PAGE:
This focus on the procedures that are needed to accomplish a task leads to a huge codebase that is both hard to maintain and/or evolve to meet new and/or changing circumstances. This great problem would apparently seem to come from the fact that the procedural way of software development, does not adequately account for how the real world operates. In the real world, things exist and operate as a single unit – there is no difference between what something is and what it does.
Personally, I get the impression that this is the time when programming became a bit more philosophical in a sense that there is a deliberate effort to model the world in terms of its nature and its essence. The nature of the world, describes what the world is: in OOP, this is simply described as the state of the an object which is typically denoted by properties/attributes/fields, depending on the terminology of your platform of choice. You may notice that the nature of objects so defined does not need to change in order to make things happen because OOP relies on message passing to get Objects with the appropriate nature to carry out the intention of their essence as defined by their nature (what you do is defined by your nature and your nature defines what you do).
While OOP allows for a better abstraction from the real world, the manner in which it has been implemented thus far has a serious short coming. All the OOP languages that I have come across are rather verbose as the design process need to describe any application elements of the problem space in code. With increasingly large programs, it comes much more challenging to maintain large programs or ensure that they are tested to the satisfaction of end users. So, testing frameworks have mushroomed around OOP languages such as Java with JUnit (among so many others).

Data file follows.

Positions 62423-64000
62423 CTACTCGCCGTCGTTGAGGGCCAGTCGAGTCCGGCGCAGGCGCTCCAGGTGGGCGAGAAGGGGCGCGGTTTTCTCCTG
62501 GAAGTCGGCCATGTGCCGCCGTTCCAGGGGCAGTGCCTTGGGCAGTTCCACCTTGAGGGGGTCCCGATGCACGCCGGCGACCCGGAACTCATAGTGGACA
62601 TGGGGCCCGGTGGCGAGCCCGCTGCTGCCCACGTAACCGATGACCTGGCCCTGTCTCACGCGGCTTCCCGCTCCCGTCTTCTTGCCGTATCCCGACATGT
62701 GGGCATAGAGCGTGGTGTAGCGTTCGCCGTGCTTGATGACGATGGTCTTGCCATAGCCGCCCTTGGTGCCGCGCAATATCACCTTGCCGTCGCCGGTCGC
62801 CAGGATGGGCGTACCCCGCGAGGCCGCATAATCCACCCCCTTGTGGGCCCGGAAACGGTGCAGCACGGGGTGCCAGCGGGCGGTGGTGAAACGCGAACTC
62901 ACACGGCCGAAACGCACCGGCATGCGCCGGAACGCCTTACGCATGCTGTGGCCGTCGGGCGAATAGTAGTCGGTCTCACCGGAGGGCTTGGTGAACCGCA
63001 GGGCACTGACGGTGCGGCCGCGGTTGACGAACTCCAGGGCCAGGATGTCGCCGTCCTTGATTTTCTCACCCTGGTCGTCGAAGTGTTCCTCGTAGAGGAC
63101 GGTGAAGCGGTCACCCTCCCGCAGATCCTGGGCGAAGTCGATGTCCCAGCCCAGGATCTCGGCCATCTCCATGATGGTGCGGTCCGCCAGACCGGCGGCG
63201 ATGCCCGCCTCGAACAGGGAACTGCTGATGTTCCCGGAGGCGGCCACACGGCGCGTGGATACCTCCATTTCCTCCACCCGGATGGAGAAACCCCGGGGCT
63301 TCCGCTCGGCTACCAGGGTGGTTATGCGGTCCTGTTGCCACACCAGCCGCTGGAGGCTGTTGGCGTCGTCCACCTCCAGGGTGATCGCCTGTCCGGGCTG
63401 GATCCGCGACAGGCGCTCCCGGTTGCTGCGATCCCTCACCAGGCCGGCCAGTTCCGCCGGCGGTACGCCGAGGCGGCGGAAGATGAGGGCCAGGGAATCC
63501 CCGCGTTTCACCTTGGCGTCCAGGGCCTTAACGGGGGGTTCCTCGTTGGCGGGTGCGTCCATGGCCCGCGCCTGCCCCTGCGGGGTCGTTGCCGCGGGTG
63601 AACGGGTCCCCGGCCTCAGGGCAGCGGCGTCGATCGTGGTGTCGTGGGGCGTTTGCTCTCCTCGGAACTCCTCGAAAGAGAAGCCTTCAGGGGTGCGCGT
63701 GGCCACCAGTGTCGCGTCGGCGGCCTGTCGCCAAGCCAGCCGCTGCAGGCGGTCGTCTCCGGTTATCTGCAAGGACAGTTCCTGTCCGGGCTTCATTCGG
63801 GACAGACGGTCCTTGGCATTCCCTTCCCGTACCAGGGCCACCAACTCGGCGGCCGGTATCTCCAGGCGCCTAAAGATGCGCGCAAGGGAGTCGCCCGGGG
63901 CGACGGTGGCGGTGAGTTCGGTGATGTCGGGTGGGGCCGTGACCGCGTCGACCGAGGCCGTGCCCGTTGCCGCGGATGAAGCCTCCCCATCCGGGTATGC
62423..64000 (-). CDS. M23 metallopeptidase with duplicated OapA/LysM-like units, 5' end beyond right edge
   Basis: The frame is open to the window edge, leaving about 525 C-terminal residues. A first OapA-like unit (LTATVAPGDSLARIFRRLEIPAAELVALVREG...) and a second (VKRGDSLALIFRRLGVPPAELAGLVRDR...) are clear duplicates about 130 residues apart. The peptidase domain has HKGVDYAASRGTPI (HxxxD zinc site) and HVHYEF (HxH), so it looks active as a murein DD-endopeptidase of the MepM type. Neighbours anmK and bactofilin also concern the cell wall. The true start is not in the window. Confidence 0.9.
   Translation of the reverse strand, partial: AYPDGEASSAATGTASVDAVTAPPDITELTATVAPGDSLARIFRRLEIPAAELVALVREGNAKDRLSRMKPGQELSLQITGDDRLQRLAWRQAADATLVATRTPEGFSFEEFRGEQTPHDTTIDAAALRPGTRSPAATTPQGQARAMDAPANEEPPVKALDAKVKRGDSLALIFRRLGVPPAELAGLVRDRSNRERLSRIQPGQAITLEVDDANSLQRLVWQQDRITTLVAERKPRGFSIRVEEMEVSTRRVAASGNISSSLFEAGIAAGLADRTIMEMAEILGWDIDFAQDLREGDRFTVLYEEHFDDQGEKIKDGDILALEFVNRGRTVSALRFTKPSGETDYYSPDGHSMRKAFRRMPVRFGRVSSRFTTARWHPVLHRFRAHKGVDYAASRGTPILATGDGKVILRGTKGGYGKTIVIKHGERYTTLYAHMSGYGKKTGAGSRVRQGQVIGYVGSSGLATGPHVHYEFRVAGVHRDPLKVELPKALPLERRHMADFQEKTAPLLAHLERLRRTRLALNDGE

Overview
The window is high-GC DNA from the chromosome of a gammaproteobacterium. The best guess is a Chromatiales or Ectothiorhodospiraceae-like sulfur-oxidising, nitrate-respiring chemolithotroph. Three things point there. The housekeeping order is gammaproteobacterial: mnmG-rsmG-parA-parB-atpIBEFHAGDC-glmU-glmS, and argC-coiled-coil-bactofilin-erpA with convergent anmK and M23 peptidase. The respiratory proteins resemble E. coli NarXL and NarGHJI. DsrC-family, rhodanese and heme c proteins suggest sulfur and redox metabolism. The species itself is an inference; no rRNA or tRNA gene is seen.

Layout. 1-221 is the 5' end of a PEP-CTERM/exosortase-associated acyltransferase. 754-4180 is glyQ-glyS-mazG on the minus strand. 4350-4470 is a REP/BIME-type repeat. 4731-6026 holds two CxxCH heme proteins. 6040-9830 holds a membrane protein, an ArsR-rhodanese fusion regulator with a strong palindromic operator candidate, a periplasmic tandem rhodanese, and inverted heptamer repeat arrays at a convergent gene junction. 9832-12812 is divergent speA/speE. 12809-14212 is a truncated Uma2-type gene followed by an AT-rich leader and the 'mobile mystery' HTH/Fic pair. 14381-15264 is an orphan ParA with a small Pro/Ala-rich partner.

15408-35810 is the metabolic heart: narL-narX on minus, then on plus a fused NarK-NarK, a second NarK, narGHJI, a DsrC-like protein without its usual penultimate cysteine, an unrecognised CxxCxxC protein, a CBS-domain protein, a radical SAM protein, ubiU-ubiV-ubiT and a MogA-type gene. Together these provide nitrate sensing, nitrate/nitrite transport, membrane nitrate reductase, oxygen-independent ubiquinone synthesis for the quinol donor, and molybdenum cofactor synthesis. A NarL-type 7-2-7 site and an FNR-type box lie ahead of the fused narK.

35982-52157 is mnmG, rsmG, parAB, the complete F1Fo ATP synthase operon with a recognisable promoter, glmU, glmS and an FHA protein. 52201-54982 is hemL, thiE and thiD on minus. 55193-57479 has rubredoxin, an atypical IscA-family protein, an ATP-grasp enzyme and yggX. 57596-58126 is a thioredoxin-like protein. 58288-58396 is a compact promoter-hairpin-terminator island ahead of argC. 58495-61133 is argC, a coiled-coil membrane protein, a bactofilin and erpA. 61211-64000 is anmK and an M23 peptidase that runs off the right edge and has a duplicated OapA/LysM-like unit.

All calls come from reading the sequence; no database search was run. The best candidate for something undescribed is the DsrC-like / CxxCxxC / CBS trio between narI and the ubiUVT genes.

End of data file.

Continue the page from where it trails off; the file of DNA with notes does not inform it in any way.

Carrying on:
For all intends and purposes, OOP still bears some lingering association with how a machine would go about processing instructions. The so-called Fourth Generation Languages (4GL) like the Structured Query Language (SQL) has shown us to go about expressing our intention to the machine and have the machine figure out the means of getting to our intentions or at the very least least as close to it as possible. The oft-referenced Moore’s law continues its march into ever more powerful machines albeit in a slightly different way. With powerful processors, driving our computers we do not have to be chained to the vagaries of machine type thinking.
Another more poignant point to consider is the increased use of computers for entertainment (gaming etc), business and socializing. The nature of the problems that face social networking applications are markedly different from what have faced businesses at the advent and development of the current mainstream programming language. A business environment invariably has some kind of structure around it which is encoded in policies, procedures, organization structure and the processes that the organization run. Starting from such a foundation, it is then possible to formulate a few procedures which can be executed at regular or ad hoc basis to great effect. However, consider the way in which social networking sites are used – a single person would have a Facebook account, a Twitter account, YouTube account in addition to web mail accounts. These applications have become people centric and the number of people involved an quickly become a challenge for social networking sites that have managed to garner a big enough following.